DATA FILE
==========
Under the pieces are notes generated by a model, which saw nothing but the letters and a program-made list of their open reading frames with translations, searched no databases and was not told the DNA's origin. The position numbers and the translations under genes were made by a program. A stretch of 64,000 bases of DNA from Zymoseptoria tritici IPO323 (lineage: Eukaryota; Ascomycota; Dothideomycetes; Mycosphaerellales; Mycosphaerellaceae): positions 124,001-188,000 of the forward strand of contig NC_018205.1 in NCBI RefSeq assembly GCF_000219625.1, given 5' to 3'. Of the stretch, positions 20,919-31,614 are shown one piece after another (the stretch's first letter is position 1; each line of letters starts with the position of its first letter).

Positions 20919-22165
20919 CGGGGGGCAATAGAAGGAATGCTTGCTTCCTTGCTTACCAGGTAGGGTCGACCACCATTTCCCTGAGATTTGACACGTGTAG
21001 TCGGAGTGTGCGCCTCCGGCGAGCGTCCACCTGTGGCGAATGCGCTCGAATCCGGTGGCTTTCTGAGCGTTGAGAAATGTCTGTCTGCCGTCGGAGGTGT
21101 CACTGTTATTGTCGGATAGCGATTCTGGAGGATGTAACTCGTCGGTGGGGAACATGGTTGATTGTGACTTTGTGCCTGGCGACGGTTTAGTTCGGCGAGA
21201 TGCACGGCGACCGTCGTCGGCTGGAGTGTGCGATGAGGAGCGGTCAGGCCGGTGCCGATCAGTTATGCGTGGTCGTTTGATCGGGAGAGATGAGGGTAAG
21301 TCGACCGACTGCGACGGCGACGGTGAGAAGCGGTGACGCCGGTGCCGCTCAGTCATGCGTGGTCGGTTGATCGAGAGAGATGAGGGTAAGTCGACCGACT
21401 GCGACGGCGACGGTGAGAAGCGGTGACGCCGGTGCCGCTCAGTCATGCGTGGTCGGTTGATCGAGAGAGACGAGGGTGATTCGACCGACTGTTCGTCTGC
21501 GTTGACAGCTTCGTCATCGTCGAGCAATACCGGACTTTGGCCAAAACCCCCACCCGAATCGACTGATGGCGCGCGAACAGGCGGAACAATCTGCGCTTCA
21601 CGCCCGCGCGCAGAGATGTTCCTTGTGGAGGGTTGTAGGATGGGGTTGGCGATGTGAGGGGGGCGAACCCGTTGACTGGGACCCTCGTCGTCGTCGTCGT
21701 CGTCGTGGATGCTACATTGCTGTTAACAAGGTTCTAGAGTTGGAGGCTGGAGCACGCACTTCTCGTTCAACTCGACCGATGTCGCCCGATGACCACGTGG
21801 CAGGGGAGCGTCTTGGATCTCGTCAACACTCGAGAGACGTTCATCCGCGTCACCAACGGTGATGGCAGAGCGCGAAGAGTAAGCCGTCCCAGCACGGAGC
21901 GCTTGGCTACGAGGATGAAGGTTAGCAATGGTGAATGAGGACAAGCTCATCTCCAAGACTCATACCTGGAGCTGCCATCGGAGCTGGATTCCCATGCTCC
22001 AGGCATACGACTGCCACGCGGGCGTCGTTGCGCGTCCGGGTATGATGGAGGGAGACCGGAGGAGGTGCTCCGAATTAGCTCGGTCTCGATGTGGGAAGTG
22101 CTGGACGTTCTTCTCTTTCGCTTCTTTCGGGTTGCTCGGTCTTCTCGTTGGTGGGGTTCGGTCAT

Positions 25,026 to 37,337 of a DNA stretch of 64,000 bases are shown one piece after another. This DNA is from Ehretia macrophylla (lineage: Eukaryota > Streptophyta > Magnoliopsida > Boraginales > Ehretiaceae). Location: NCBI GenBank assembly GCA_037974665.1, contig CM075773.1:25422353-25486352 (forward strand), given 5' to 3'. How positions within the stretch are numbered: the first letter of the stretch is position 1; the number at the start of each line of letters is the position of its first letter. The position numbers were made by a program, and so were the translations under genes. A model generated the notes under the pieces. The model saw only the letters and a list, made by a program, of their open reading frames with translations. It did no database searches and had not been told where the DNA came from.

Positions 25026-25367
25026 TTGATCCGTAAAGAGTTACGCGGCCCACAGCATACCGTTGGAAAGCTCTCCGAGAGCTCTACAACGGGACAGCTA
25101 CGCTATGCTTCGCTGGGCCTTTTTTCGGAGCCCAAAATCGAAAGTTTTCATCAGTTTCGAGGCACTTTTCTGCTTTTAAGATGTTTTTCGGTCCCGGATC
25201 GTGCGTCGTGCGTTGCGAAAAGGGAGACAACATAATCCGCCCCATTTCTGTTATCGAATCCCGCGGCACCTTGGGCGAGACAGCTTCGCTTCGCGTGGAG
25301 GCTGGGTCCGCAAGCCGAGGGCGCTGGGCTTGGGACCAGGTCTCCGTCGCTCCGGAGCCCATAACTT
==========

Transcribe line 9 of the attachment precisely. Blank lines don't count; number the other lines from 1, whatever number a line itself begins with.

21501 GTTGACAGCTTCGTCATCGTCGAGCAATACCGGACTTTGGCCAAAACCCCCACCCGAATCGACTGATGGCGCGCGAACAGGCGGAACAATCTGCGCTTCA